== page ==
Experience of genomic selection in the US

Genetic improvement of livestock during the second half of the 20th century using pedigree and performance data has been very successful, particularly in dairy cattle populations. The improvement of dairy cattle has depended heavily on the use of artificial insemination (AI) to maximize the impact of elite bulls globally. Historically, progeny testing, or the characterization of these AI bulls by measuring and comparing performance of daughters, has been a critical step in identifying the very best bulls for widespread use. However, traditional genetic improvement schemes in dairy cattle have been limited by time required and expense of the progeny test paradigm. This process remained relatively slow because of the substantial time needed to accumulate sufficient daughter phenotypes to compute genetic evaluations with high accuracy. The recent development of genomic selection programs based on single-nucleotide polymorphism genotypes was expected to increase rates of genetic gain in several ways, including shortened generation interval(s) (GI) and increased reliability of predicted breeding value(s) (PBV). A doubling of rates of genetic gain was predicted when comparing genomic evaluations and traditional progeny testing schemes. These advantages have been demonstrated in simulations, and increased accuracies have been documented in the US Holstein population, but response to the incorporation of genomic data into dairy cattle evaluations has not been characterized. 

Rendel and Robertson described a four-path model of genetic improvement in which genetic progress occurs with differing selection dynamics, partitioned into improvement due to genetic changes in sire(s) of bulls (SB), sire(s) of cows (SC), dam(s) of bulls (DB), and dam(s) of cows (DC). The objective of this study was to measure the impact of genomic selection on SD and GI in US Holstein cattle using this four-path model, and to compare these observed results with those results predicted by theory.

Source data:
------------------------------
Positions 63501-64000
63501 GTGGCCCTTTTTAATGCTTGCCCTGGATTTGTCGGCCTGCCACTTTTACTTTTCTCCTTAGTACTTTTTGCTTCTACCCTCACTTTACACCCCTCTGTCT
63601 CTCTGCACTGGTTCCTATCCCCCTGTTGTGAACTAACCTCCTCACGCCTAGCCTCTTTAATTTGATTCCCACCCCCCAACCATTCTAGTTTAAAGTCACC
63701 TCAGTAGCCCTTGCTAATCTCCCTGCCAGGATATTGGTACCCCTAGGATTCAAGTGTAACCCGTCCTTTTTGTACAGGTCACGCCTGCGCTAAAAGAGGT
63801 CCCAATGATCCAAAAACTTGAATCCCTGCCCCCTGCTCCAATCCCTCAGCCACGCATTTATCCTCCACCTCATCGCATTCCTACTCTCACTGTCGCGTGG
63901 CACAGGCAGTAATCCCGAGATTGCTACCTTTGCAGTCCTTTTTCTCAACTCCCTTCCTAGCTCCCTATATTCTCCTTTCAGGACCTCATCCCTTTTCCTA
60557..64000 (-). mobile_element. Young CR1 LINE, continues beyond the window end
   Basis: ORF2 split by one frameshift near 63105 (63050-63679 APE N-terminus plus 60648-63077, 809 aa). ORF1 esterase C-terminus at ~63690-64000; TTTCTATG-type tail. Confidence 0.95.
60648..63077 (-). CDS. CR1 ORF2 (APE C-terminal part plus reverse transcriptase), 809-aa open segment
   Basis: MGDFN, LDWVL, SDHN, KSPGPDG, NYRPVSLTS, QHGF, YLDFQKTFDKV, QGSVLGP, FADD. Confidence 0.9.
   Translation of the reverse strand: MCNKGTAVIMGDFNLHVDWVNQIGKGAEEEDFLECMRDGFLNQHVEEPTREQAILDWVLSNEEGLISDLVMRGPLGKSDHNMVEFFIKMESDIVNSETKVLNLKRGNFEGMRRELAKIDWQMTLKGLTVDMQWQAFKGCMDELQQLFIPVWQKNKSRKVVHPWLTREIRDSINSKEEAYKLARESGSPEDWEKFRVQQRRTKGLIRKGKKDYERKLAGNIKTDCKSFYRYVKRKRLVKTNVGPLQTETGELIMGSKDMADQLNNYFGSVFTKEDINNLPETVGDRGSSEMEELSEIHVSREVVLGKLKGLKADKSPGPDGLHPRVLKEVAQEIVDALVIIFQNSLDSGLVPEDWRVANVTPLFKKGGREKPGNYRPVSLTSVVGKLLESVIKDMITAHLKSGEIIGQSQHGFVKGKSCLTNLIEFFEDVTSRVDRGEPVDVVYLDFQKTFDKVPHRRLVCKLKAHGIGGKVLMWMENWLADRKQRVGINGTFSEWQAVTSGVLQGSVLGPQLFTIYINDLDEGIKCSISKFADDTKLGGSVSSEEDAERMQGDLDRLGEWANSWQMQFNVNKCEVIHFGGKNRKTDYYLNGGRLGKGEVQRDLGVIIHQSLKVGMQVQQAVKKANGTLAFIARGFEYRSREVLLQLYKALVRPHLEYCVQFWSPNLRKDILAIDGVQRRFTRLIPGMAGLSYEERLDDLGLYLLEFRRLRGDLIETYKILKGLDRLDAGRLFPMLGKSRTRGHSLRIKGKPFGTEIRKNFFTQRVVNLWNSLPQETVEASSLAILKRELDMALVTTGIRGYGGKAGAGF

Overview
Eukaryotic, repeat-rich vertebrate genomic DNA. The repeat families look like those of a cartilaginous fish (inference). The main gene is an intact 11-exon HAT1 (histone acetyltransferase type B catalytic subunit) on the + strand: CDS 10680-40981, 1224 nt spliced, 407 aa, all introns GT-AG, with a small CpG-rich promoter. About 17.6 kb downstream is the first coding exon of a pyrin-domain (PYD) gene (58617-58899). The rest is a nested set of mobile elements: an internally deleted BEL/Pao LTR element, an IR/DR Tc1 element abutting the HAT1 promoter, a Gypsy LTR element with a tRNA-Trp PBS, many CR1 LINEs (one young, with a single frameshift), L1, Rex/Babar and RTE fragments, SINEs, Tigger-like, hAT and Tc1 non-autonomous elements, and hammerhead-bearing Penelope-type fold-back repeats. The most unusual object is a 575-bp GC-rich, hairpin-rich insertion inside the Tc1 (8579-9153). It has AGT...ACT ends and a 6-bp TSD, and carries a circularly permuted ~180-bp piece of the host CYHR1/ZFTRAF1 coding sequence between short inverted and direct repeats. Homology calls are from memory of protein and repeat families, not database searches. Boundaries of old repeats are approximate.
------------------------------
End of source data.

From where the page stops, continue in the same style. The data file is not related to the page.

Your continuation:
Genetic trends improved substantially, resulting in rapid genetic improvement in these fitness traits. It is possible, or even likely, that relative selection emphases changed as genomic selection altered rates of genetic gain. These results clearly demonstrate the positive impact of genomic selection in US dairy cattle, even though this technology has only been in use for a short time. It is unlikely that a state of equilibrium has been reached, and these estimates may not reflect the full impact of genomic selection. Based on the four paths of selection model, rates of genetic gain per year increased from 50–100% for yield traits and from three- to fourfold for lowly heritable traits. 

References: Changes in genetic selection differentials and generation intervals in US Holstein dairy cattle as a result of genomic selection/Adriana García-Ruiz, John B. Cole, Paul M. VanRaden, George R. Wiggans, Felipe J. Ruiz-López and Curtis P. Van Tassell//PNAS 2016 July, 113 (28) E3995-E4004. 

Rendel J.M., Robertson A./Estimation of genetic gain in milk yield by selection in a closed herd of dairy cattle. J Genet 50.  1950.  (1):1–8. 


Yulmeteva Yu.R. - Candidate of Biological Sciences, Senior Researcher 

02.03.2018, 192 просмотра.